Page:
There are so many attractions and advantages to living in Las Islas Baleares. However, some expatriates find the tax burden in Spain quite high, especially if they are liable to wealth tax on top of income tax.
Wealth tax returns need to be submitted by the end of June 2016, for assets held at 31st December 2015. Married partners need to make separate returns reflecting their share of any joint assets and liabilities in addition to any personal items. If you are unhappy with your wealth tax liability now is the time to seek advice to see what you can do to reduce your tax bill next year.
Wealth tax rules
Wealth tax is an annual tax, payable on the total value of your taxable assets as at 31st December. If you are a Spanish resident you are liable to wealth tax on your worldwide assets. Non-residents are only liable to wealth tax on assets located in Spain.
In general, under state rules each resident individual has a tax free allowance of €700,000 plus a €300,000 allowance on his main home. Non-residents receive the individual allowance of €700,000, but no allowance against their Spanish property.
The progressive state tax rates range from 0.2% for assets up to €167,129, to 2.5% on assets over €10,695,996.
However, the local autonomous communities can amend the allowances and rates, and here in the Balearic Islands our wealth tax rates are higher than the state ones, ranging from 0.28% to 3.45%. Last year the individual deduction had been increased to €800,000 but with effect from January 2016 it is back down to €700,000.
The tax is payable on the value of most of your assets, such as real estate, savings and investments, jewellery, art, cars, boats etc.
Some assets are exempt from wealth tax, for example household contents (excluding jewels, fur coats, art and antiques) and pension rights (but not purchased annuities). Loans are deductible in calculating your net taxable wealth provided they were not used to buy or invest in assets exempt from Spanish wealth tax.
Limiting wealth tax
While wealth tax is an unpopular tax, there is some good news.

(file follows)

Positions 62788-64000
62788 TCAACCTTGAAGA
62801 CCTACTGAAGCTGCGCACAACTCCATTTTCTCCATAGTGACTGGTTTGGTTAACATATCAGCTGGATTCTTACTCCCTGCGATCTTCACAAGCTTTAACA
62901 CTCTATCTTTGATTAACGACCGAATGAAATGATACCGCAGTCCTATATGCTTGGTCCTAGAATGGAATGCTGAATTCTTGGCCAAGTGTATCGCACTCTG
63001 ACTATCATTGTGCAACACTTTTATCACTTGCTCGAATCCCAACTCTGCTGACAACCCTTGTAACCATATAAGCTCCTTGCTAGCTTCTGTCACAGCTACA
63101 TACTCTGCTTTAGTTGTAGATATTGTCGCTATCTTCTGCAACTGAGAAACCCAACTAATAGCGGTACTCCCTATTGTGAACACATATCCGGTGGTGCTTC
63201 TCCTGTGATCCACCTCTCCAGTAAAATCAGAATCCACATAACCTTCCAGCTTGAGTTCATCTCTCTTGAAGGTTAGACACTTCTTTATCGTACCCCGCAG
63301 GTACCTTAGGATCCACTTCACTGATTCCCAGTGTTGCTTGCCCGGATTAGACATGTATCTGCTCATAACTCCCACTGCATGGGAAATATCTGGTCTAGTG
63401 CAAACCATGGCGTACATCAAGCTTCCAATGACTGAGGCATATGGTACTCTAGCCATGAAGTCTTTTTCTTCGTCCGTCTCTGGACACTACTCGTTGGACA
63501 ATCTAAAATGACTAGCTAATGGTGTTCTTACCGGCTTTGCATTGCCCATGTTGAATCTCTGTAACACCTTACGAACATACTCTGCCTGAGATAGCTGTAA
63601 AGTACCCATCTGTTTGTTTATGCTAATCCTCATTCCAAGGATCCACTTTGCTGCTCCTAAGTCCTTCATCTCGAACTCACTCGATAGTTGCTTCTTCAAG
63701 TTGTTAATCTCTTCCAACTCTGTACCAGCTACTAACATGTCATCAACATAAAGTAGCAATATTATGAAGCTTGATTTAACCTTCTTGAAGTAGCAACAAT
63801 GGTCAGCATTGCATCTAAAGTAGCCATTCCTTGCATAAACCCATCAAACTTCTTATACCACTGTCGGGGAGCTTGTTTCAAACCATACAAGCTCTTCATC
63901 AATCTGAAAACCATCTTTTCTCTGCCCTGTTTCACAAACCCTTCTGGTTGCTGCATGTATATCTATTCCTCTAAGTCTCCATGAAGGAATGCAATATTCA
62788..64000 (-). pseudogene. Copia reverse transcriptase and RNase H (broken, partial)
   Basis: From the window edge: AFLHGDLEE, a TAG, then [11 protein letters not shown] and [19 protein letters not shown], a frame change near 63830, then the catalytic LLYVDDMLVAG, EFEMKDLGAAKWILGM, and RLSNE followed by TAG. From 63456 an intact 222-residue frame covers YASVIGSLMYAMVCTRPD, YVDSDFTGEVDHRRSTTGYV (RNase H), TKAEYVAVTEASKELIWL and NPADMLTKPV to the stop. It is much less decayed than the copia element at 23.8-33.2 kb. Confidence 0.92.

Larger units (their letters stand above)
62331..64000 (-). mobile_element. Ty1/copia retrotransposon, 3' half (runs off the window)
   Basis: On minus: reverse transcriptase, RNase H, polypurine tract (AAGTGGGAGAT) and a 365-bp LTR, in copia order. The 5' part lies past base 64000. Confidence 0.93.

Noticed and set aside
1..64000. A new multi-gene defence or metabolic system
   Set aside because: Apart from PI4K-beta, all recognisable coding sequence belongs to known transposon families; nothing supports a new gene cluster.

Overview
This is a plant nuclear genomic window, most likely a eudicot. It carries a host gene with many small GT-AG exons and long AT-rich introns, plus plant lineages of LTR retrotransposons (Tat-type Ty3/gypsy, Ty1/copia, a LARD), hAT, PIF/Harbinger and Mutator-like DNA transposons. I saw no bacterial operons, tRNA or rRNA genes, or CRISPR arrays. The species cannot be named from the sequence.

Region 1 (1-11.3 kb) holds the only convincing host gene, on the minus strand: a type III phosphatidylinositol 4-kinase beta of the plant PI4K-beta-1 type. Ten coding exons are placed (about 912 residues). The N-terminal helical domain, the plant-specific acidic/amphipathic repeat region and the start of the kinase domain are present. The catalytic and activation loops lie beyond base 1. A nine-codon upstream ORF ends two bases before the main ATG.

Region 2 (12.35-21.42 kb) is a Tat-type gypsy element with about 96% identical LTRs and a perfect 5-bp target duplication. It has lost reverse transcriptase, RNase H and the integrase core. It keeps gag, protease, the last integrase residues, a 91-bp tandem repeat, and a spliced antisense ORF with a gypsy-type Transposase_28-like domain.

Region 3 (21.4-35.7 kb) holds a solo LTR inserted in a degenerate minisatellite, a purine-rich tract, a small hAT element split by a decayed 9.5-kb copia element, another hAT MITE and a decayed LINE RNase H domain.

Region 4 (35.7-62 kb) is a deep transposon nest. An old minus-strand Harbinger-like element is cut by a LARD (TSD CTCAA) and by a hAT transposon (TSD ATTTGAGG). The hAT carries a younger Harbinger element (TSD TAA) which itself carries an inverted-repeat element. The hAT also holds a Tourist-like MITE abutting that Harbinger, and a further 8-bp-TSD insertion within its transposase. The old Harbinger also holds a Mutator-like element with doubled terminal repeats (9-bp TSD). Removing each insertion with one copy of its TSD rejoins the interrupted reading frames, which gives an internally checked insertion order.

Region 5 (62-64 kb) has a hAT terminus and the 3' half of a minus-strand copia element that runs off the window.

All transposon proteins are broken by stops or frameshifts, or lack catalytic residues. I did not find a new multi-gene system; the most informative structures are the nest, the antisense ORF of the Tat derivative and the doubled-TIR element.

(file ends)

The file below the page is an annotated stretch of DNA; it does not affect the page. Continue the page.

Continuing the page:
For a start, your cumulative wealth and income taxes cannot exceed 60% of the ‘general and savings taxable income bases’ of residents (but still excluding from savings income any gains on assets held for more than one year, and the associated tax rates). This is subject to paying a minimum of 20% of the full wealth tax calculation.
However, this liability cannot be reduced at all on assets that do not produce an income.
There may be other steps you can take to reduce a wealth tax liability, or eliminate it completely, particularly on your investment assets. Seek specialist advice on how to re-structure your investments – you need solutions that are personalised for your situation and objectives.
If wealth tax, or other Spanish taxes, are a concern for you, contact the Spanish tax specialists at Blevins Franks. They would review your tax planning and how you own your assets, to see if you can use Spanish compliant arrangements to lower your tax liabilities. Blevins Franks has decades of experience advising expatriates in Spain, and is equipped with in-depth knowledge of Spanish taxation, specialising in reducing tax on invested capital, pensions, wealth and inheritance.
Tax rates, scope and reliefs may change. Any statements concerning taxation are based upon Blevins Franks’ understanding of current taxation laws and practices which are subject to change. Tax information has been summarised; an individual is advised to seek personalised advice.
More about Blevins Franks tax advisors
For more information and personalised advice, contact Peter Worthington, Senior Partner at Blevins Franks, on +34 971 719 181 or email@example.com.
To keep in touch with the latest developments in the offshore world, check out the latest news on Blevins Franks Tax & Wealth Management Specialists.
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This article was written on the 14th of June, 2016.